Record Billions Pulled Out of ESG Funds, So Activist Investment Firms Resort to ‘Greenhushing’

Craig Bannister | June 11, 2024
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As Environmental, Social, Governance (ESG) funds continue to hemorrhage billions of dollars, activist fund managers are increasingly employing “Greenhushing” to cloak their efforts to de-fund “non-green” industries, at the expense of their clients’ best financial interests.

In the first quarter of this year, “US fund managers suffered their worst-ever quarter for ESG-focused products as the pace of client redemptions intensified,” Bloomberg reports:

“Client withdrawals from US funds targeting environmental, social and governance goals reached $8.8 billion in the first three months of 2024.”

“Environmental, social and governance focused exchange-traded funds experienced their largest net outflows ever recorded in one month [April], at $4.6 billion,” Bloomberg Intelligence reports.

The outflows have gained steam as more and more Americans become aware of the financial cost, in terms of inadequate returns, and radical nature of ESG investing. ESG funds have a widespread legacy of underperforming the S&P 500, even posting double-digit percentage losses, as companies that are politically-neutral on social and political issues are more profitable than those that practice leftist political activism.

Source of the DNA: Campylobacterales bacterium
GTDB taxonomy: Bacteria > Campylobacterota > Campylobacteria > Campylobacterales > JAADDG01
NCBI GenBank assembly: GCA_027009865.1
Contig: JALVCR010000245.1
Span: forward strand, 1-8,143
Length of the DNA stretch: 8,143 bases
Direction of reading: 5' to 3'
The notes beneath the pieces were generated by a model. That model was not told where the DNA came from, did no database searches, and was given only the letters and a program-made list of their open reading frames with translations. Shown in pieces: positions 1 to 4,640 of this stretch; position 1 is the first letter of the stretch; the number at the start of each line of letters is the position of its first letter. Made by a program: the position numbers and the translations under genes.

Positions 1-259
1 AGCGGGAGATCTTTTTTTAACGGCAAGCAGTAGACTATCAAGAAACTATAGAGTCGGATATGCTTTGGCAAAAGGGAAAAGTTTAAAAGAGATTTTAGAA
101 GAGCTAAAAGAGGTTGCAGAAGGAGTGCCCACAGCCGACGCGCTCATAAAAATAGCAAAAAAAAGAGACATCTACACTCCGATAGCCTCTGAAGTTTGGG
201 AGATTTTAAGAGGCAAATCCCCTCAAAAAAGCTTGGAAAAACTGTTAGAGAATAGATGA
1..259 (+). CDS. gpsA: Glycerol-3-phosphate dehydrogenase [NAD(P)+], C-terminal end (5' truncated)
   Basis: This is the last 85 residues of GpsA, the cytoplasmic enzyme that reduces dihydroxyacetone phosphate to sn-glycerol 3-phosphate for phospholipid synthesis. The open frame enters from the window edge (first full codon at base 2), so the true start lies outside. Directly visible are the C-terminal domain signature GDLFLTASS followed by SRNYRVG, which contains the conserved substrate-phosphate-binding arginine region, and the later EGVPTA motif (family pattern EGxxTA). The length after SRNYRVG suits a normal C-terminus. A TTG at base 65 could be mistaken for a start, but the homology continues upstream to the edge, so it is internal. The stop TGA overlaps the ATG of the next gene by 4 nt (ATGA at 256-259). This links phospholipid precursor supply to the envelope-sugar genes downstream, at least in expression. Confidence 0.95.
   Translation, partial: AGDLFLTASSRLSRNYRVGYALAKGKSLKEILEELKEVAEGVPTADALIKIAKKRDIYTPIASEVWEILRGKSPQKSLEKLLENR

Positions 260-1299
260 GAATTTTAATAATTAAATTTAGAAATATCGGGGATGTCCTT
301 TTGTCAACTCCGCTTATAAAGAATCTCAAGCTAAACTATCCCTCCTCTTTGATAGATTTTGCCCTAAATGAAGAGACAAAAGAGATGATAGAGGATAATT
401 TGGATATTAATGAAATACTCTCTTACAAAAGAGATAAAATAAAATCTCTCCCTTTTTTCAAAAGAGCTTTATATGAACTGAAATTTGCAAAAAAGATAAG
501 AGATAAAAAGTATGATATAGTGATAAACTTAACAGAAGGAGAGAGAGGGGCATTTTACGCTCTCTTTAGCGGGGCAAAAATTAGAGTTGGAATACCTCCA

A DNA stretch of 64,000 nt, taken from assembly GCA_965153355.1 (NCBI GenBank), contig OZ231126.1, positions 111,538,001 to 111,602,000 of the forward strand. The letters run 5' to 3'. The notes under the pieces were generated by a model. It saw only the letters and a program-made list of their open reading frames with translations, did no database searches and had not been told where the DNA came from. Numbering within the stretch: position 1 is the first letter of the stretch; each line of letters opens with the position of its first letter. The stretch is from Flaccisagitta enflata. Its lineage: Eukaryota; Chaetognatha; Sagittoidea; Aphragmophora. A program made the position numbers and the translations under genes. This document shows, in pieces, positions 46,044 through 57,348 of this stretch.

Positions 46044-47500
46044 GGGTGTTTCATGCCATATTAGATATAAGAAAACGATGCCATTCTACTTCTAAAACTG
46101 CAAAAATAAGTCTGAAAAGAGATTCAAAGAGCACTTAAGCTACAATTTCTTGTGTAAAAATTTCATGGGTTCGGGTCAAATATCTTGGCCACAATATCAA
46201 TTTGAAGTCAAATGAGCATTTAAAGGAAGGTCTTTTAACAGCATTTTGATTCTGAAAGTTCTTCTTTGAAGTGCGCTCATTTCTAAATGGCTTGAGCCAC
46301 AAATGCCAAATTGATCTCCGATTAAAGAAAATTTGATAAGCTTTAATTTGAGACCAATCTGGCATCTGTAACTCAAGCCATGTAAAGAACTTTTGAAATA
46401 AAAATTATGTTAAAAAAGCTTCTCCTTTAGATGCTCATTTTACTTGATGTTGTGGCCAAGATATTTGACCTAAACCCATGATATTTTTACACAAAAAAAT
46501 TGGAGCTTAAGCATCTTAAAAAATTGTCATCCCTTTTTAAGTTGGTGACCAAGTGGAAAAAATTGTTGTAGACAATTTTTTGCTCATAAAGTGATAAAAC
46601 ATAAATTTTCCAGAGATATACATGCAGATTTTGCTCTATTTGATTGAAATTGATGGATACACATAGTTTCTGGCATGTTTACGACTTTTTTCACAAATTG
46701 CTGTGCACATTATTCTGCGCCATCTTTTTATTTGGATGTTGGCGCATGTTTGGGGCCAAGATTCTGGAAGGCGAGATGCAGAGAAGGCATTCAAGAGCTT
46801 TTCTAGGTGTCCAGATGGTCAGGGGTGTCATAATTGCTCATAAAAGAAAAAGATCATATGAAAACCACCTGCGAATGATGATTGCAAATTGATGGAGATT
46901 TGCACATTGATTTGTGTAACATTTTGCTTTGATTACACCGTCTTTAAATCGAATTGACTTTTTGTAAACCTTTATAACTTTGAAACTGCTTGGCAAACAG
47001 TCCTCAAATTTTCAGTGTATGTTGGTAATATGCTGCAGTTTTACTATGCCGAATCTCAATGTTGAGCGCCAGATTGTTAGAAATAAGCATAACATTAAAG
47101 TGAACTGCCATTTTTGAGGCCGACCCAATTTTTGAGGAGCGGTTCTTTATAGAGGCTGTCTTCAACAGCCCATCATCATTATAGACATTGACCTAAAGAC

The percent of private investors who say they consider ESG factors when investing has fallen from two-thirds (65%) in 2021 to 60% in 2022, to about half (53%) this year, as more Americans prioritize financial performance over politics. All three elements of ESG – environmental, social and governance – are declining in importance to investors and are likely to continue to do so in 2024 and beyond.

ESG funds have now suffered eight straight quarters of net outflows, driving asset managers to what’s known as “Greenhushing”: furtively funding or defunding industries, based on how well they serve ESG’s radical ideological agenda.

“In the face of this criticism, some companies have simply stopped publicly speaking about the steps they are taking to curb emissions or reduce their environmental footprints,” Inside Climate News explains, citing a survey on greenhushing trends.

The term “ESG” has even become so toxic that Larry Fink, CEO of the behemoth ESG-activist investment firm BlackRock, says that he “won’t say it anymore.” When people hear “ESG,” “We lose the conversation,” Fink says.

BlackRock has also removed several references to ESG from its website – but, will continue to coerce companies seeking capital to commit to zero emissions and other “climate change” initiatives.

And, he’s not the only one who’s dropping the term. Analysis of earnings conference call transcripts of S&P 500 companies performed by FactSet reveals a severe downward trend in ESP mentions.

Additional greenhushing tactics used by asset management companies include renaming products, staff and departments to exclude “ESG,” so they can continue pursuing their ideological agenda unbeknownst to their clients.